US aid to Honduras, Guatemala and El Salvador funded programs that addressed the causes of mass migration to the US. President Donald Trump accused the Central American nations of "not doing enough."
The White House on Sunday doubled down on President Donald Trump's decision to cut off aid to Honduras, Guatemala and El Salvador, saying the small Central American nations were not doing enough to stop the flow of migrants to the US.
The White House reignited the issue of immigration this week, amid a surge in migrant detentions and the possibility of a second migrant caravan headed north from Central America. Trump confirmed the suspension of aid payments to the three countries on Friday.
"We stopped payment to Honduras, to Guatemala, and to El Salvador. We were paying them tremendous amounts of money, and we're not paying them anymore because they haven't done a thing for us," Trump said.
Border security first
The aid to Central American countries is meant to fund programs to combat gangs and foster development, and to address the root causes of mass migration from the region to the US.
In an appearance for television broadcaster CNN on Sunday, White House chief of staff Mick Mulvaney questioned the efficacy of the aid program.
World in Progress: Migrant Caravans in Guatemala
"If it's working so well, why are the people still coming? Why are these historic numbers — again, 100,000 people will cross the border this month alone," Mulvaney said.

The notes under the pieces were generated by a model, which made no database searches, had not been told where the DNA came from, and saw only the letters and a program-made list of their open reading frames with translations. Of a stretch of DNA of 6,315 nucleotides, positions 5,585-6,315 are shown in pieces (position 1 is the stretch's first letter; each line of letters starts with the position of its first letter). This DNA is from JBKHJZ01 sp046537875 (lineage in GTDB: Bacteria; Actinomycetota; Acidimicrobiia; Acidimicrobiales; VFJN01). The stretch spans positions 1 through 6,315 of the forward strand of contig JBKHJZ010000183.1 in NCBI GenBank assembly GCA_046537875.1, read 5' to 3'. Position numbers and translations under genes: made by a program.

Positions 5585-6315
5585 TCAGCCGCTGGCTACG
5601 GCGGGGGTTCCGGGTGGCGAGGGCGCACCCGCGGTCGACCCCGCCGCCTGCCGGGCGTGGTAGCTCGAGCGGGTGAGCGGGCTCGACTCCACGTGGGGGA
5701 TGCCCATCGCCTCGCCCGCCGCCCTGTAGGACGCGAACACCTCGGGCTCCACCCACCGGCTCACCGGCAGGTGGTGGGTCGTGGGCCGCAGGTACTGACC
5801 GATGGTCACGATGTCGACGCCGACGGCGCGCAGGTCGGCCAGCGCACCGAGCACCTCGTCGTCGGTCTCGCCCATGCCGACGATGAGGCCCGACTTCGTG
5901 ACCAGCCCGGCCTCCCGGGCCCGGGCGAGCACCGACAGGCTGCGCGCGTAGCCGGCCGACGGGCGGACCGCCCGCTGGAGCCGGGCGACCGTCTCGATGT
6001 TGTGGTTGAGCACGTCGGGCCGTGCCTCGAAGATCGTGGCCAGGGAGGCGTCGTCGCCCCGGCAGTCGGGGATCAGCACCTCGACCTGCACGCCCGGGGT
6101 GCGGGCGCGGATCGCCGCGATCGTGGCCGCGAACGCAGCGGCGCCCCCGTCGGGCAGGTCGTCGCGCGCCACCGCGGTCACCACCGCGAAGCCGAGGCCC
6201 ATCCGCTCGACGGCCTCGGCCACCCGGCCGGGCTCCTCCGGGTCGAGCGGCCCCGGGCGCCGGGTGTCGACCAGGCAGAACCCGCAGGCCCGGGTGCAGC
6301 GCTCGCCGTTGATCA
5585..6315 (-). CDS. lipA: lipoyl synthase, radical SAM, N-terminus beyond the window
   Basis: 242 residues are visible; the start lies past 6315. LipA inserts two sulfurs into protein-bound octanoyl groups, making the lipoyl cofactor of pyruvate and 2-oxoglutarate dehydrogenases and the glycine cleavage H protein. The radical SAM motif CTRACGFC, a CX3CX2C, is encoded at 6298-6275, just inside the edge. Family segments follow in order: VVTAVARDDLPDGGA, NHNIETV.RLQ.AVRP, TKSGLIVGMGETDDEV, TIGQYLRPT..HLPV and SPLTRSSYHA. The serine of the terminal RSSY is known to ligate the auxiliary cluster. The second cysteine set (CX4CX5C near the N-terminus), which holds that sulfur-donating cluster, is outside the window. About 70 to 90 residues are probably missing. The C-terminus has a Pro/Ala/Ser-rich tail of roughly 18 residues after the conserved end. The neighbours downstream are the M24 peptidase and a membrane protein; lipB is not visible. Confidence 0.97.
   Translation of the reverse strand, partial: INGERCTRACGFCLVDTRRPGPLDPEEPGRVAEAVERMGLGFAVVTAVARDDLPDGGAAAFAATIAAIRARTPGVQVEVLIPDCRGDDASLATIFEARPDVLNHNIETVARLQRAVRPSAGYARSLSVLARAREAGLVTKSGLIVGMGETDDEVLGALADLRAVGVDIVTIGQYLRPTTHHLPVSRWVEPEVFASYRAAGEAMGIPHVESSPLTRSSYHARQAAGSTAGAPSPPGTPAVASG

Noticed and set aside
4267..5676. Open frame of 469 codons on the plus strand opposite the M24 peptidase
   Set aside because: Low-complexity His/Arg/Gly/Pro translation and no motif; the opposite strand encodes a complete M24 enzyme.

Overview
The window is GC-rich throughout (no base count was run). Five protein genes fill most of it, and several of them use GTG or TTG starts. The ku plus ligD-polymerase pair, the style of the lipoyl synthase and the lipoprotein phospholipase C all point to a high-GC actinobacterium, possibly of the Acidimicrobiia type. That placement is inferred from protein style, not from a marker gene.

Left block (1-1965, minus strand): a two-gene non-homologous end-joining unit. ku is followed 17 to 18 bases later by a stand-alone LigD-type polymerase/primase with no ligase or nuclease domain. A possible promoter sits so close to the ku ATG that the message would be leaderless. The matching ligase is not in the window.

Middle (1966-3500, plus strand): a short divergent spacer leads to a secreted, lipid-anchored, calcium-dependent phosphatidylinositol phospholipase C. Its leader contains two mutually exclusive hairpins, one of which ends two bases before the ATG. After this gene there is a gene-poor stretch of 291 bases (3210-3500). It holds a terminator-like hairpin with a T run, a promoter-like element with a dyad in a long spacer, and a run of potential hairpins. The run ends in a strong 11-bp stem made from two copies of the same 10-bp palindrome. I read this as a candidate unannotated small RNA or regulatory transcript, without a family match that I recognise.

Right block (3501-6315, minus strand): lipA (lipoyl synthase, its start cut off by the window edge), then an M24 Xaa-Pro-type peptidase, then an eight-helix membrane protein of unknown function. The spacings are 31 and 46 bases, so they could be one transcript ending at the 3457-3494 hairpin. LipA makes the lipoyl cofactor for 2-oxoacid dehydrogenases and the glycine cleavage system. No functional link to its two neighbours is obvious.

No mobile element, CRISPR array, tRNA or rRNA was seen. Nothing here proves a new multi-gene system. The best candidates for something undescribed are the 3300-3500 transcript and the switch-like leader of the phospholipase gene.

"It's not working well enough to help us solve our border crisis. And that's what the president's focused on," he concluded.
Cutting aid could make things worse
Critics have warned that cuts to US assistance could worsen conditions and possibly increase the migrant flow.
Democratic Senator Dick Durbin defended the aid's impact and its goal. "We need to focus on what's happening in Central America where three countries are disassembling before our eyes and people are desperately coming to the United States," he said.
"The president cutting off aid to these countries will not solve this problem," Durbin added.
Honduras responded on Sunday to the White House plan, proposing that Guatemala and El Salvador consider supporting joint initiatives "to ensure the sovereignty and dignity of each nation" in light of "the contradictory policies of the United States."
Trump threatens border closure
Trump said on Friday that he was willing to close the 2,000-mile (3,200-km) southern border this week, if Mexico did not stop the flow of people.